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When it was the announced the Yankees had signed free agent slugging first baseman Chris Carter, there was some question where he would fit in.  The Yankees already have Matt Holliday at DH, with plans to rotate other players through the role as a form of rest.  At first, the Yankees have starting favorite Greg Bird and last year’s boy wonder junior in Tyler Austin.  One sportswriter (I do not remember who) wrote that these things have a way of working themselves out.  Subsequently, Austin broke his foot and will be lost for six weeks.  This certainly opens the door for Carter to make an impact at first, even if he isn’t the starter (and is a sub-standard fielder).  But, man, those long home runs are going to look beautiful in Yankee Stadium.

Early Season Loss…

I guess there’s a reason the Yankees try to avoid going to arbitration with their players.  It is never a joyous process.  When the Yankees offered $3 million for Dellin Betances but he wanted $5 million, the gap was too wide for compromise.  It set the stage for a contentious arbitration battle between player and team.  After Betances had to sit through 90 minutes of hearing about his faults, the arbitrators ruled in favor of the team.  Betances is certainly worth $5 million but that’s not how the process works.  He’ll eventually get his money.  It would have been best if the two sides had said nothing following the arbitrators’ decision, but Yankees team President, bad hair and all, had to hold a press conference to berate the agents for Betances.  It was a very poor decision by Levine, an experienced labor attorney.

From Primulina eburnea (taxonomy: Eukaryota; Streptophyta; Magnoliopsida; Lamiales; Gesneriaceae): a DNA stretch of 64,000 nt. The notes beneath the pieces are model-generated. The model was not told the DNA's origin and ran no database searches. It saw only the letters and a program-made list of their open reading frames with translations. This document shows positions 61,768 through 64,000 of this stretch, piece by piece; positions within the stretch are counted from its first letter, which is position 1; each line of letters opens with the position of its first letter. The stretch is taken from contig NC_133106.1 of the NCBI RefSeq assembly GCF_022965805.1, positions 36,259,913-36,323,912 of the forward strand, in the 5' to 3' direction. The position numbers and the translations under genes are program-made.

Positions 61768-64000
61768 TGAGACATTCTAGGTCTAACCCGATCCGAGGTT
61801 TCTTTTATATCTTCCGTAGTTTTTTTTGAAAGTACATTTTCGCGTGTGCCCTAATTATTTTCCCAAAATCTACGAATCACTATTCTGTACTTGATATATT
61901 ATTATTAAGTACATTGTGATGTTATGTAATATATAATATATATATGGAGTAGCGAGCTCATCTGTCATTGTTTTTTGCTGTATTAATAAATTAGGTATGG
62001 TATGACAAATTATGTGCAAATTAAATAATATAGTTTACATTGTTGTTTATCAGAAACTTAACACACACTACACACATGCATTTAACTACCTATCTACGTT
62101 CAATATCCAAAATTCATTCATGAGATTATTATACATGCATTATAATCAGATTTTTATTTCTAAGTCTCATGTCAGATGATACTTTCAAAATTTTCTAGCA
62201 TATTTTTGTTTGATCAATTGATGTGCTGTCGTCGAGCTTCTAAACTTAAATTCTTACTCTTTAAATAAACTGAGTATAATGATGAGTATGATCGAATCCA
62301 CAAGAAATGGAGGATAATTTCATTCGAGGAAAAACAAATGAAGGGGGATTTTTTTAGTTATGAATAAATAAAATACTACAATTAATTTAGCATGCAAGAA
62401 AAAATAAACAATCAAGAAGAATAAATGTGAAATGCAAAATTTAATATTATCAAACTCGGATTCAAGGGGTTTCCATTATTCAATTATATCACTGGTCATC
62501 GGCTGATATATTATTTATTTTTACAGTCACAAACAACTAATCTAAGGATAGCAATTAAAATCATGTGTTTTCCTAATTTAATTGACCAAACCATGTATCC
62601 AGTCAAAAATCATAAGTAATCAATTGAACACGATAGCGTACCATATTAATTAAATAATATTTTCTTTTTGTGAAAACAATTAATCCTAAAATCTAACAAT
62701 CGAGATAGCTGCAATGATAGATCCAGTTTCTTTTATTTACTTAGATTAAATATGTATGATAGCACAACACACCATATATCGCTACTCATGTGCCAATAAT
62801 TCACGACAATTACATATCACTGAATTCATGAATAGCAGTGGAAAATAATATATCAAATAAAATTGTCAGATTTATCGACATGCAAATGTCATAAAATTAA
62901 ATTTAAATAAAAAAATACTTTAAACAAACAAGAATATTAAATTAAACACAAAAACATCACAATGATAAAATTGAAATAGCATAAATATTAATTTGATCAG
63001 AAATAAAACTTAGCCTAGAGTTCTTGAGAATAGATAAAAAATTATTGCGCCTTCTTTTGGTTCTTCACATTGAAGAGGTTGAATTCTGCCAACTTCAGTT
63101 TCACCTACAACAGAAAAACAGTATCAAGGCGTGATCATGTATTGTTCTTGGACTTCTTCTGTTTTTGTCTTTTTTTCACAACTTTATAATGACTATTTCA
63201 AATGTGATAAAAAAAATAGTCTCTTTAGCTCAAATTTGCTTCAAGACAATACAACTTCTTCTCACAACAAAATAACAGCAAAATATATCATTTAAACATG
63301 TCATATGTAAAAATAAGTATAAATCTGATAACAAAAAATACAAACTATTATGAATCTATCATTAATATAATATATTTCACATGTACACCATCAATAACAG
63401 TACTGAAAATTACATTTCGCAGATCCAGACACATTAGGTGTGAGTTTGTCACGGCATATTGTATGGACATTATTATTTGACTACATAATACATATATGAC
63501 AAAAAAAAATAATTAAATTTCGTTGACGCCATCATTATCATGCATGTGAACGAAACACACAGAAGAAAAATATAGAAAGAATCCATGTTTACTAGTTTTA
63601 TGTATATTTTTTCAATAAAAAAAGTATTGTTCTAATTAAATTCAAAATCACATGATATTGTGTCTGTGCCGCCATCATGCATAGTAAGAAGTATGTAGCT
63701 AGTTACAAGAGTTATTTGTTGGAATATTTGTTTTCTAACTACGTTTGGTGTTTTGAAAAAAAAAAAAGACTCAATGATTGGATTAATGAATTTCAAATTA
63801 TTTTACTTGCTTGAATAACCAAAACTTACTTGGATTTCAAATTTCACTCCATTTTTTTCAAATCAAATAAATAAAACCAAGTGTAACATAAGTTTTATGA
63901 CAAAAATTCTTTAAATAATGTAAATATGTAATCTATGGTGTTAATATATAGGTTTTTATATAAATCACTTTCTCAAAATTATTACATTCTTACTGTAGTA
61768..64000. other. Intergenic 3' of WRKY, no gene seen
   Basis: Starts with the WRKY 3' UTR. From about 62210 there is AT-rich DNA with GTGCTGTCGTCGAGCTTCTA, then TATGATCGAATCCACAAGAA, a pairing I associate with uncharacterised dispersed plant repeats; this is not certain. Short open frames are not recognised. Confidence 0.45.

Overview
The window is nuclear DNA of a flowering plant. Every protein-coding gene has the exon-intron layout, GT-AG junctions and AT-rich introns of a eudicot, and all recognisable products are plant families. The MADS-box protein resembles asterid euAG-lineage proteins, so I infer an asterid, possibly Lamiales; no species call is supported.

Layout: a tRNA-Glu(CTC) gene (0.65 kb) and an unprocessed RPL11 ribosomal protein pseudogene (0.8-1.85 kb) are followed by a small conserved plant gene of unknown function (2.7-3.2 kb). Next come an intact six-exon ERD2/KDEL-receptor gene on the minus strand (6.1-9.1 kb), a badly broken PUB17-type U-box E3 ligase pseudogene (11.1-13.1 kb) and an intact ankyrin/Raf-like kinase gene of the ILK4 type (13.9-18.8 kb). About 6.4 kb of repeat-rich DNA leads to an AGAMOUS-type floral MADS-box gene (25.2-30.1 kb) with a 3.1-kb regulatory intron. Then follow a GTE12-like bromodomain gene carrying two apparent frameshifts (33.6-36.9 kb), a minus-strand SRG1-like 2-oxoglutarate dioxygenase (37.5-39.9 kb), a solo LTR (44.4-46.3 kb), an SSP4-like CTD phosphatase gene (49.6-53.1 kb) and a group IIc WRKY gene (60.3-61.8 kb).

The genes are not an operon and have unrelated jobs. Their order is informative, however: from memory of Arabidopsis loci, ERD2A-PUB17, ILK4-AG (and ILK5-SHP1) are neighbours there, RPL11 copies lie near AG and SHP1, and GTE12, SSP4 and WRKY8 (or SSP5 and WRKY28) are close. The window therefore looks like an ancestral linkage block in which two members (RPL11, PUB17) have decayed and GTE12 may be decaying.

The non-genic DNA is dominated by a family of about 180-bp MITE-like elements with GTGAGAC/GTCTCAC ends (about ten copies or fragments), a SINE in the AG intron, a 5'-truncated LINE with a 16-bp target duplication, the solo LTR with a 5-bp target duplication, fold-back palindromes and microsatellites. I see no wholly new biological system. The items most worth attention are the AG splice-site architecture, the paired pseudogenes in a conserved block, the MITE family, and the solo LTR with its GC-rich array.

It’s possible that Levine’s actions will make future contract negotiations with Betances and his agents very difficult and may eventually lead to Dellin’s departure.  I am not a fan of Levine, and feel the team would be better served promoting GM Brian Cashman to President, Baseball Operations, and hiring a new general manager.

Off-Topic:  Mayans MC…

As a fan of the TV series Sons of Anarchy, I am excited that a pilot spinoff series about SOA’s rival motorcycle club, the Mayans, is currently in development.  The pilot episode will be filmed in March.  FX has not announced that Mayans MC will be part of its fall lineup but that’s the hope.